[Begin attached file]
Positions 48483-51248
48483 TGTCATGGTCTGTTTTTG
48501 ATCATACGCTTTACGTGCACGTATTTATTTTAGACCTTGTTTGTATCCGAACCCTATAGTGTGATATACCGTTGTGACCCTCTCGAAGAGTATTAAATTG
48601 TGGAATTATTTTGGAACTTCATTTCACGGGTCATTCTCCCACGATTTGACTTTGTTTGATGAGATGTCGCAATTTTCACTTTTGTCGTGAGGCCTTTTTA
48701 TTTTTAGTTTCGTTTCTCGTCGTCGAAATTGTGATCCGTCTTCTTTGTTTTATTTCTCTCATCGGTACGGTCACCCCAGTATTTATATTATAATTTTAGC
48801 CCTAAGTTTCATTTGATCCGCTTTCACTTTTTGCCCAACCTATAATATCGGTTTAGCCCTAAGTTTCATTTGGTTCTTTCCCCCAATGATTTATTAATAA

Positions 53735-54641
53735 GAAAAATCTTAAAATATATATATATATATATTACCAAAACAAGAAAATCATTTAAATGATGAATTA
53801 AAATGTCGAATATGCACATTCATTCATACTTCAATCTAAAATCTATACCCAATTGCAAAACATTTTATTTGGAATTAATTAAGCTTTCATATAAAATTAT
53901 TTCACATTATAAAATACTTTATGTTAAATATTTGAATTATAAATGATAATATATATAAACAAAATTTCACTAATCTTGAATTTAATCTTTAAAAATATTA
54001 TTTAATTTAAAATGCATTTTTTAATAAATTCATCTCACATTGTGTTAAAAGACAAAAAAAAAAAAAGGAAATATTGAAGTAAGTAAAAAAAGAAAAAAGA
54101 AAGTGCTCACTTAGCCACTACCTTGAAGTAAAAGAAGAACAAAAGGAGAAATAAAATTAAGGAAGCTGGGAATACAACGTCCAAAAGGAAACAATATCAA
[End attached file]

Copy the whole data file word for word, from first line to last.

Positions 48483-51248
48483 TGTCATGGTCTGTTTTTG
48501 ATCATACGCTTTACGTGCACGTATTTATTTTAGACCTTGTTTGTATCCGAACCCTATAGTGTGATATACCGTTGTGACCCTCTCGAAGAGTATTAAATTG
48601 TGGAATTATTTTGGAACTTCATTTCACGGGTCATTCTCCCACGATTTGACTTTGTTTGATGAGATGTCGCAATTTTCACTTTTGTCGTGAGGCCTTTTTA
48701 TTTTTAGTTTCGTTTCTCGTCGTCGAAATTGTGATCCGTCTTCTTTGTTTTATTTCTCTCATCGGTACGGTCACCCCAGTATTTATATTATAATTTTAGC
48801 CCTAAGTTTCATTTGATCCGCTTTCACTTTTTGCCCAACCTATAATATCGGTTTAGCCCTAAGTTTCATTTGGTTCTTTCCCCCAATGATTTATTAATAA

Positions 53735-54641
53735 GAAAAATCTTAAAATATATATATATATATATTACCAAAACAAGAAAATCATTTAAATGATGAATTA
53801 AAATGTCGAATATGCACATTCATTCATACTTCAATCTAAAATCTATACCCAATTGCAAAACATTTTATTTGGAATTAATTAAGCTTTCATATAAAATTAT
53901 TTCACATTATAAAATACTTTATGTTAAATATTTGAATTATAAATGATAATATATATAAACAAAATTTCACTAATCTTGAATTTAATCTTTAAAAATATTA
54001 TTTAATTTAAAATGCATTTTTTAATAAATTCATCTCACATTGTGTTAAAAGACAAAAAAAAAAAAAGGAAATATTGAAGTAAGTAAAAAAAGAAAAAAGA
54101 AAGTGCTCACTTAGCCACTACCTTGAAGTAAAAGAAGAACAAAAGGAGAAATAAAATTAAGGAAGCTGGGAATACAACGTCCAAAAGGAAACAATATCAA